Latest Stars Stories

2008-10-21 11:00:00

A new image released by ESO shows the amazing intricacies of a vast stellar nursery, which goes by the name of Gum 29. In the center, a small cluster of stars "” called Westerlund 2 "” has been found to be the home of one of the most massive double star systems known to astronomers. Gum 29 is a huge region of hydrogen gas that has been stripped of its electrons (ionized) by the intense radiation of the hot young stars located at its center. Astronomers call this an HII...

2008-10-17 08:50:00

People of the 'Deep South' love a good story and they're about to get a doozy. It begins next week when researchers from 25 countries converge on Huntsville, Alabama, to share the latest findings on the biggest explosions since the Big Bang itself. The 6th Huntsville Gamma-ray Burst Symposium 2008 convenes Oct. 20th and the talking won't stop for four straight days. One speaker after another will take the audience on a wild ride from the edge of the observable Universe, where gamma-ray bursts...

2008-10-10 18:00:06

MESSAGES to a planet which closely resembles Earth were yesterday beamed into space. Some 501 - from Sir Patrick Moore, McFly and TV nutritionist Gillian McKeith among others - will take more than 20 years to reach Gliese 581c. The planet, 120 trillion miles away and discovered last year, is the closest body to us which appears to be suitable for life. Pictures of personalities such as Hillary Clinton and Richard and Judy have also been transmitted. (c) 2008 Daily Mirror. Provided...

2008-10-03 08:55:00

For several decades, scientists have thought that the Solar System formed as a result of a shock wave from an exploding star "” a supernova "” that triggered the collapse of a dense, dusty gas cloud that contracted to form the Sun and the planets. But detailed models of this formation process have only worked under the simplifying assumption that the temperatures during the violent events remained constant. Now, astrophysicists at the Carnegie Institution's Department of...

2008-09-25 08:05:00

First Optically Active Magnetar-Candidate Discovered Astronomers have discovered a most bizarre celestial object that emitted 40 visible-light flashes before disappearing again. It is most likely to be a missing link in the family of neutron. This weird object initially misled its discoverers as it showed up as a gamma-ray burst, suggesting the death of a star in the distant Universe. But soon afterwards, it exhibited some unique behaviour that indicates its origin is much closer to us....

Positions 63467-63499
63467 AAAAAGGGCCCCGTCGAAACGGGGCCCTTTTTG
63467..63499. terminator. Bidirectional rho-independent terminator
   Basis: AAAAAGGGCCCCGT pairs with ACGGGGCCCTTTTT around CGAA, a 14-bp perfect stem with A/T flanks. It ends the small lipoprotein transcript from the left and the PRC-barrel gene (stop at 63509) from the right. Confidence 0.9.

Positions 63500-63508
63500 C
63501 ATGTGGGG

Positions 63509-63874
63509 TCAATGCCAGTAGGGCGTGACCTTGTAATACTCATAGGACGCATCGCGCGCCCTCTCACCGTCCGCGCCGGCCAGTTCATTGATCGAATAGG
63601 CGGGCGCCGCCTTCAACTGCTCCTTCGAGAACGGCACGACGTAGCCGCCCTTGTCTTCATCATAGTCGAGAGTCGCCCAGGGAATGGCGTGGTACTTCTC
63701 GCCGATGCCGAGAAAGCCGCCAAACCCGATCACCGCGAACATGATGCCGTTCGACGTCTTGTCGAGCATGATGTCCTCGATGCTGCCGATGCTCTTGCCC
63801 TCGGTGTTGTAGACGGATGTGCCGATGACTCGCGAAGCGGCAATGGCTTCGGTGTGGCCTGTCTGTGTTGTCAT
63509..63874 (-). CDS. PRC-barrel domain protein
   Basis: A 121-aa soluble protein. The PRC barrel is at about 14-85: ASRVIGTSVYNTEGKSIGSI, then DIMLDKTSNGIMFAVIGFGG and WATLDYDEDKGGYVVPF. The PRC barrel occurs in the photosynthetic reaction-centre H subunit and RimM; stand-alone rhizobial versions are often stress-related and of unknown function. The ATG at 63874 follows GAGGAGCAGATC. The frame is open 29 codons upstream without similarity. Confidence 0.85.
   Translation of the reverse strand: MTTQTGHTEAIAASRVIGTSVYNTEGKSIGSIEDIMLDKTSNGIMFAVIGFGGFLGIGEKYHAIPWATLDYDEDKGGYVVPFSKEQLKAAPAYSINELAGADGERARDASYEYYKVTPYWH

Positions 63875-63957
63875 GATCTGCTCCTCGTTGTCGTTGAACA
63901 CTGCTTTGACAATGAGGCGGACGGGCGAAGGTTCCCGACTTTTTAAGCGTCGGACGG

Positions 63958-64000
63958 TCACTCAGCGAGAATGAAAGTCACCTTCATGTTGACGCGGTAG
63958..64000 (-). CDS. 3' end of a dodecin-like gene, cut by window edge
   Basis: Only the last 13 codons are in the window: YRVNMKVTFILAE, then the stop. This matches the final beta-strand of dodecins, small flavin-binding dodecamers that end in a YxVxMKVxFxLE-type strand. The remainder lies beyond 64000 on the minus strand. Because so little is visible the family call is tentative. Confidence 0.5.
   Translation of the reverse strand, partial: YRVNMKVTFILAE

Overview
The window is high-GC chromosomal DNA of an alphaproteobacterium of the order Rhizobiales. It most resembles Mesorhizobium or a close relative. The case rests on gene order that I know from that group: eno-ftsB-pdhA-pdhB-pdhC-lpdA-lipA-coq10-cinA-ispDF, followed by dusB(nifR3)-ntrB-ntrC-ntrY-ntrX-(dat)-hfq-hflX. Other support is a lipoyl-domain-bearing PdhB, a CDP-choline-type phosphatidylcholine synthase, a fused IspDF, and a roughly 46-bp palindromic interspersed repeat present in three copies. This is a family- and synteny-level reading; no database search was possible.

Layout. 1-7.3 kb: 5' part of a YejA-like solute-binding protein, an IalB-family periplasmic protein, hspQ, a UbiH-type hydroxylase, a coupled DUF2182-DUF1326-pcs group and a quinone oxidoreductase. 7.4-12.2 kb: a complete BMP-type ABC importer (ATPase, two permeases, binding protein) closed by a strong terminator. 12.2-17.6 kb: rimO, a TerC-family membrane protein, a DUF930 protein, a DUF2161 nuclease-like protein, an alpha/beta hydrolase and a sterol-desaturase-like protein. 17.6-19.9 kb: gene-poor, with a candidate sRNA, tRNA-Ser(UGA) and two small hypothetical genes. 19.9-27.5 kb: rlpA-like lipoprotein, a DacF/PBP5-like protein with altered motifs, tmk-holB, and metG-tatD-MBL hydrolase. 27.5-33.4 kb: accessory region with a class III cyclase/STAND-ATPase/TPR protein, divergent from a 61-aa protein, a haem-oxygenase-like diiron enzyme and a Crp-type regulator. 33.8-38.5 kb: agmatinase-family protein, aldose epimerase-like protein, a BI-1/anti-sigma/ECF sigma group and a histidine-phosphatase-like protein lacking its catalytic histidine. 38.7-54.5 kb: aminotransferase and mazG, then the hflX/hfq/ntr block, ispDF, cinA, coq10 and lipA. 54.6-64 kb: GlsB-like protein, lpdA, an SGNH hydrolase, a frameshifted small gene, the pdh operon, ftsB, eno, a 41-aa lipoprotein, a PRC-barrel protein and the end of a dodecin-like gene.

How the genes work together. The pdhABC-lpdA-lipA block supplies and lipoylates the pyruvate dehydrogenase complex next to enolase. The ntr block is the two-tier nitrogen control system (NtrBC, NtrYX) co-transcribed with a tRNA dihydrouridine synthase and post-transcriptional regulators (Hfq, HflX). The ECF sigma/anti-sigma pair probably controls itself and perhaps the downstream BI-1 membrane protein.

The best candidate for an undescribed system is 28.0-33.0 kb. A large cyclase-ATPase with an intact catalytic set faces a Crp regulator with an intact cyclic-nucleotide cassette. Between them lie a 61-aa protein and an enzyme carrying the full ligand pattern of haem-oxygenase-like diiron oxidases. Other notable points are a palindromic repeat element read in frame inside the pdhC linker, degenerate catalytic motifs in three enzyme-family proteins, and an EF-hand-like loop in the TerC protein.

2008-09-19 17:02:55

Astronomers have confirmed the weight of the most massive star in the galaxy. This behemoth, estimated to be roughly 116 times the mass of the sun, dwarfs most other stars in the galaxy. In fact, the next most massive star is about 89 solar masses, and it is a gravitationally bound sister to the record setter. The next most massive ever weighed is 83 solar masses. Theory holds that stars can be up to about 150 solar masses. Discovery of the record-setting stars were first...

2008-09-15 18:35:00

A Canadian team of scientists have made an unprecedented discovery: an image of a planet outside of Earth's Solar System which appears to be circling a star like the sun. The newly discovered planet lies about 500 light-years from Earth and has a mass of about eight times that of Jupiter. It is the first discovered to be orbiting a star rather than brown dwarfs, which are dim. The star, appears to be similar to our Sun, but may be somewhat younger, experts said.  Distance between the...

2008-09-04 09:10:00

An unusual absence of sunspots has many experts and record-keepers baffled as they wait to see how much time it takes for them to return to the star's surface. Sunspots are the result of the Sun's magnetic field tearing "Ëœholes' into its surface. Meteorologists use the arrival and disappearance of sunspots to gauge how active solar cycles will be. When the sun is more active, several sunspots can appear on a daily basis. However, very few have been spotted in 2008. Experts had...